Historically, fabricators have specialized their manufacturing processes to include either sewing or sealing. But what if fabricators combined these approaches? What if more manufacturers offered sewing and sealing services and used both methods on a single project? According to this article from IFAI, combining these techniques could even make your business more profitable.
President of S. Kaplan Sewing Machine Co. Inc., Steven Kaplan, says that there’s a good reason to consider combining both practices as they “aren’t mutually exclusive.” Some projects require sewing and sealing, so maybe fabricators should produce material that is suitable for both. However, entering this uncharted manufacturing territory isn’t for everyone. This expansion shouldn’t be taken on without proper planning and preparation to ensure that ROI is protected.
Why not just stick to one or the other? There are some situations in which a combined approach can be useful. For example, picture an awning in a marine environment. You can’t sew the covering of the awning that would come in contact with the rainfall because water would leak through the holes in the thread patterns. However, the edges of the awning require more flexibility and precision than sealing can offer. So, sewing is generally better for tight corners or perimeters.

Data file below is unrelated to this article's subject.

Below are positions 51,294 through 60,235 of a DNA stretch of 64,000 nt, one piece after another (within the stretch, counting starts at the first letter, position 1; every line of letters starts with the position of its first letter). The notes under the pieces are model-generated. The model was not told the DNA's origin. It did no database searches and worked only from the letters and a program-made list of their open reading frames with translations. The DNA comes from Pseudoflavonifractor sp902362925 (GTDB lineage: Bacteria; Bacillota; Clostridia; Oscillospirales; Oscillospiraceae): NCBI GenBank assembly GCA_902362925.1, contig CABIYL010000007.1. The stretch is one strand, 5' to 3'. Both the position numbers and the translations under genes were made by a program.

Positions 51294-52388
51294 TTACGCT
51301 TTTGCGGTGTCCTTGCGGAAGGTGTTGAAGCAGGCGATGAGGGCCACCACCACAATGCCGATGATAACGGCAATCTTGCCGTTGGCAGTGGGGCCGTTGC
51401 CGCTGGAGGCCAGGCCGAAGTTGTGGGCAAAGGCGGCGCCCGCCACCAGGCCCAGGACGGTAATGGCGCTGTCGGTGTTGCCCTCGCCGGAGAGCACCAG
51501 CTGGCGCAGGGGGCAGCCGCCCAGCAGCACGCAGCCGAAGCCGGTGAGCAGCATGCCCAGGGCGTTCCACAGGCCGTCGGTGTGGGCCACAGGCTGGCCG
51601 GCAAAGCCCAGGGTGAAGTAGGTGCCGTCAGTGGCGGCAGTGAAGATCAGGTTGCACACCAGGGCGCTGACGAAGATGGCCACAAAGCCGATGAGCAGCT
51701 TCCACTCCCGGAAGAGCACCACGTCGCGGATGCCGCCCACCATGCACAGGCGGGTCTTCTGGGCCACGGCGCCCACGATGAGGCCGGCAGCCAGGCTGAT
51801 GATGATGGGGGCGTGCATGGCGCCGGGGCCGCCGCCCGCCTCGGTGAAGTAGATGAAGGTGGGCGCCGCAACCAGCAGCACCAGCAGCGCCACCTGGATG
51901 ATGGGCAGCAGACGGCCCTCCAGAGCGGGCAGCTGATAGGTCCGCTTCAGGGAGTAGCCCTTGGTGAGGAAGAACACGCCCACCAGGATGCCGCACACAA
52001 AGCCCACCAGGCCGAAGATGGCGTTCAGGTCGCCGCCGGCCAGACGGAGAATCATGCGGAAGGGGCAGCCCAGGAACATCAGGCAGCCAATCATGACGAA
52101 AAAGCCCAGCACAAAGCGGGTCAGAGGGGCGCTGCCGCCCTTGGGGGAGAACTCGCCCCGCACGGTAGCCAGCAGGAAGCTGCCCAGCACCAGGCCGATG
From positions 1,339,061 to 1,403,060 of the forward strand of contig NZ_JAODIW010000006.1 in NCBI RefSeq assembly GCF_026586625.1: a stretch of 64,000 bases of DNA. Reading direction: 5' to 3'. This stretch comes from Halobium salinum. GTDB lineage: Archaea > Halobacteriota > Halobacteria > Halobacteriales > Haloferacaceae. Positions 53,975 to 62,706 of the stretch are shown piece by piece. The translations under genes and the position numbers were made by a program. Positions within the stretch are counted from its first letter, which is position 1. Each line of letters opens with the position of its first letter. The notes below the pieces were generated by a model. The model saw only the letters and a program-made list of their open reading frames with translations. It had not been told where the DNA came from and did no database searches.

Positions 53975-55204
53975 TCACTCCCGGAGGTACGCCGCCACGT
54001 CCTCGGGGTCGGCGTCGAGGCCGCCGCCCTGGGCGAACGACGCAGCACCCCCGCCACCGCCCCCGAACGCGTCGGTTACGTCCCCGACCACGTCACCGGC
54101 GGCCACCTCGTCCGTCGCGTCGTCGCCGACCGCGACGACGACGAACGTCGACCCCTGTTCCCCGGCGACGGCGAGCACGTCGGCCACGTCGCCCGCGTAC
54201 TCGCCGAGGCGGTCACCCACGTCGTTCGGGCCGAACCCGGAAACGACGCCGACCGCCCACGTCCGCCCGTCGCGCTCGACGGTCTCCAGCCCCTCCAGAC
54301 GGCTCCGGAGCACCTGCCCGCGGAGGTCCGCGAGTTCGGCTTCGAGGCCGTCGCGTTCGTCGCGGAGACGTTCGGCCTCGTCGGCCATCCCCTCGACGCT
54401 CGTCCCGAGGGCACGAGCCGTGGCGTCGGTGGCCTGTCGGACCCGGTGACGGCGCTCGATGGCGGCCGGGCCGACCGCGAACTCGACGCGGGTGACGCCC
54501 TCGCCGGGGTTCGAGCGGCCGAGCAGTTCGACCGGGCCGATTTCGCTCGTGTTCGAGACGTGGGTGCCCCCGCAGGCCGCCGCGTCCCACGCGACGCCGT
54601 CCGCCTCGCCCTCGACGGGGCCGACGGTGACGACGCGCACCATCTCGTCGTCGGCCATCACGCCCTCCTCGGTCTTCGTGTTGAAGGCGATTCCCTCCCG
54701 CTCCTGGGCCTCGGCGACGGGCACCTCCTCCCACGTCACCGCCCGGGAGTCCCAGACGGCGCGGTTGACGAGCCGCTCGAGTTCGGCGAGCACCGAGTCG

Matic S.A. Area Sales Manager, James Herstein, points out that a project’s scale can be a determining factor in which manufacturing approach to take. “Smaller finishing requirements may stick with sewing. Larger projects typically use sealing,” explains Herstein. The textile makeup is another factor to consider. For example, vinyl materials weld well but polyesters and acrylics require welding tape, and some material can’t be welded at all. There are an array of questions to be asked before diving into this combined approach. Do you have the staff to support the new practice? What kind of projects do you foresee your company taking on? Must you invest in new technology, and if so, will you choose automatic or manual? All of these factors must be considered when deciding which manufacturing services to offer.
It might be daunting to take on a new manufacturing process, but there is a need for each method. Kaplan even says that, in today’s economy, “the ability to do both is something a fabricator should have in order to be competitive. You don’t want to have to turn work away; you need the flexibility that both offer.” Read more about the pros and cons of each method in this article.